Daniel David


Daniel David headshot

Daniel David


Assistant Professor

1 212 992 5930

433 First Ave
New York, NY 10010
United States

Accepting PhD students

Daniel David's additional information

Daniel David, RN, PhD, is an assistant professor at NYU Rory Meyers College of Nursing and National Palliative Care Center Kornfeld Scholar. His research investigates older adults and their informal caregivers in the context of serious illness. He is particularly interested in technology-based interventions that improve caregiving, communication, palliative care, and advance care planning.

David is the principal investigator of the PC-CRAFT Assisted Living Project (Palliative Care – Connecting Residents And Family through Technology), which uses video technology to support palliative care consultation between providers, residents of assisted living, and their informal caregivers.

Prior to joining the faculty at NYU, David was an adjunct assistant professor in the Department of Community Health Systems at the University of California, San Francisco (UCSF) School of Nursing and a postdoctoral fellow in the VA Quality Scholar Program in the UCSF Division of Geriatrics.

David received his PhD in nursing from Northeastern University, MS from the University of Colorado, and BSN from the University of Virginia.

PhD - Northeastern University
BSN - University of Virginia
MS - University of Colorado

Palliative care

American Geriatrics Society
Gerontological Society of America
Hospice and Palliative Nurses Association
Palliative Care Research Cooperative
Sigma Theta Tau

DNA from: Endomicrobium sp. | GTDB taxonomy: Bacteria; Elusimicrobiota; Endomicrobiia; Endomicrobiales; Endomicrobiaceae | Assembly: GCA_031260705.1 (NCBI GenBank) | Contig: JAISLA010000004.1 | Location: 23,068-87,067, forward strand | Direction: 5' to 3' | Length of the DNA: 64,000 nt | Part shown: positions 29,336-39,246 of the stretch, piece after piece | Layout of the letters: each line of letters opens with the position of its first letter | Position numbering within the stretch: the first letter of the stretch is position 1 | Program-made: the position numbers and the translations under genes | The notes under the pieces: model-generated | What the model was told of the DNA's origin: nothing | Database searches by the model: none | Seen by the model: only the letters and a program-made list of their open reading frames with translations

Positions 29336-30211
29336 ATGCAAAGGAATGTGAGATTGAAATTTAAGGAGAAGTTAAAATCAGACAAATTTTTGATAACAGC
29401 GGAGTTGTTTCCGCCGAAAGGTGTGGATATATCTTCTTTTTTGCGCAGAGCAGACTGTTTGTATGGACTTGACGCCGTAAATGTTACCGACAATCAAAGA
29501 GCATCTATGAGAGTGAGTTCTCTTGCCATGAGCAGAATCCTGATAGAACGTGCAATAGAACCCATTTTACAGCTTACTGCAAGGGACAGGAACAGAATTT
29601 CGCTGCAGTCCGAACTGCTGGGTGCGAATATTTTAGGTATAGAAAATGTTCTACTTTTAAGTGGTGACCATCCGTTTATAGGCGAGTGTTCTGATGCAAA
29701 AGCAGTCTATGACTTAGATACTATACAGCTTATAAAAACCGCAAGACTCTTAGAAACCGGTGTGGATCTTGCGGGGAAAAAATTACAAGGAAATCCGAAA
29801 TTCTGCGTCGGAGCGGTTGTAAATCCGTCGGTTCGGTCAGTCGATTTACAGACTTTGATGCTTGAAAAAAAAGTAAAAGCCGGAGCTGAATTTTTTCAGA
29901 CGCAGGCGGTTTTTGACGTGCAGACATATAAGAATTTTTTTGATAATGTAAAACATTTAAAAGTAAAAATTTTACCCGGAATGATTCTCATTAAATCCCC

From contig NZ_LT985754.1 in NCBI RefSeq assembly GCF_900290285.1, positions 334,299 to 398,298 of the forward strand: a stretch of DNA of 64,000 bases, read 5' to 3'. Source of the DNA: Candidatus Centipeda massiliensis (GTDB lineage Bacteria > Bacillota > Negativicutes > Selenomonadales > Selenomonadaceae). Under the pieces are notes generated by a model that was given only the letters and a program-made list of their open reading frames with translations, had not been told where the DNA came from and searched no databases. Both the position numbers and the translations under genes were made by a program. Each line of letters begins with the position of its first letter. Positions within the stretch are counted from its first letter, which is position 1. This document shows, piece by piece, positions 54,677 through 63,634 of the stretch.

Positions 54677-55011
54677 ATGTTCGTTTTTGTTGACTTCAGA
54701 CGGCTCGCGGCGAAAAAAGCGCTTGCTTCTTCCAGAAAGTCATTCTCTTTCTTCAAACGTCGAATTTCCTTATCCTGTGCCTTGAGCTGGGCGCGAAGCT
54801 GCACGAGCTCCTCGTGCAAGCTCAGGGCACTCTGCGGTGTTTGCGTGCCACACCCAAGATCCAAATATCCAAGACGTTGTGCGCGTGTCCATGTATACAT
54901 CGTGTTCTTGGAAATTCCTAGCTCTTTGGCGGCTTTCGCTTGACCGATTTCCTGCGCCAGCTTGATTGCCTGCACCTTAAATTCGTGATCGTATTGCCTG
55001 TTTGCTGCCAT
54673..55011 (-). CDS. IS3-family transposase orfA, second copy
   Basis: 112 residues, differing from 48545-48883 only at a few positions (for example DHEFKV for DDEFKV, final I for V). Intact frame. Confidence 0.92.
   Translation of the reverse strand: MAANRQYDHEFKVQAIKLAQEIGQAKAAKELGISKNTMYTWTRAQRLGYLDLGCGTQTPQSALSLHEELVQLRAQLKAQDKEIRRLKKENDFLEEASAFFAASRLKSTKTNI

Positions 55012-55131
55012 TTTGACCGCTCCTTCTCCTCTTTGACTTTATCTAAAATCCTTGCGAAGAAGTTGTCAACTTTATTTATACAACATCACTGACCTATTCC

Faculty Honors Awards

Junior Investigator, Palliative Care Research Consortium (2018)
VA Quality Scholar, VA Medical Center, San Francisco (2018)
Scholarship, End of Life Nursing Education Consortium (2017)
Sigma Theta Tau, Scholar Research Award, Northeastern University (2016)
Kaneb Foundation Research Award, Regis College (2015)
Scholar, Summer Genetics Institute, NINR, National Institute of Health (2014)
Scholar, Jonas Center for Nursing Excellence (2014)
Sigma Theta Tau, Rising Star Award, Northeastern University (2013)
Sigma Theta Tau, Beta Kappa (2004), Gamma Epsilon Chapter (2013)
Distinguished Nursing Student Award, University of Virginia (2005)
Raven Society, University of Virginia (2005)


A middle range theory of self- and family management of chronic illness

Schulman-Green, D., Feder, S. L., David, D., Rada, L., Tesfai, D., & Grey, M. (2023). Nursing Outlook, 71(3). 10.1016/j.outlook.2023.101985
Background: The Self- and Family Management Framework was created in 2006 to help structure self- and family management science. Based on a series of reviews and syntheses of emerging research and critical evaluation, we developed the Framework into a robust nursing theory. Purpose: In this article, we reintroduce the Self- and Family Management Framework as the Middle Range Theory of Self- and Family Management of Chronic Illness. Methods: We review steps in the development and updating of the Framework, share rationale for advancement to a middle range theory, explicate components of the newly designed model, and propose future directions. Discussion and Conclusion: It is our hope that this middle range theory will guide researchers and clinicians more comprehensively in supporting patients and families managing chronic illness, which will in turn inform continued theory development.

One accurate measurement is worth 1000 expert opinions—Assessing quality care in assisted living

David, D., & Brody, A. A. (2023). Journal of the American Geriatrics Society, 71(5), 1358-1361. 10.1111/jgs.18284

“I Have a Lotta Sad Feelin'” – Unaddressed Mental Health Needs and Self-Support Strategies in Medicaid-Funded Assisted Living

David, D., Lassell, R. K., Mazor, M., Brody, A. A., & Schulman-Green, D. (2023). Journal of the American Medical Directors Association, 24(6), 833-840. 10.1016/j.jamda.2023.04.002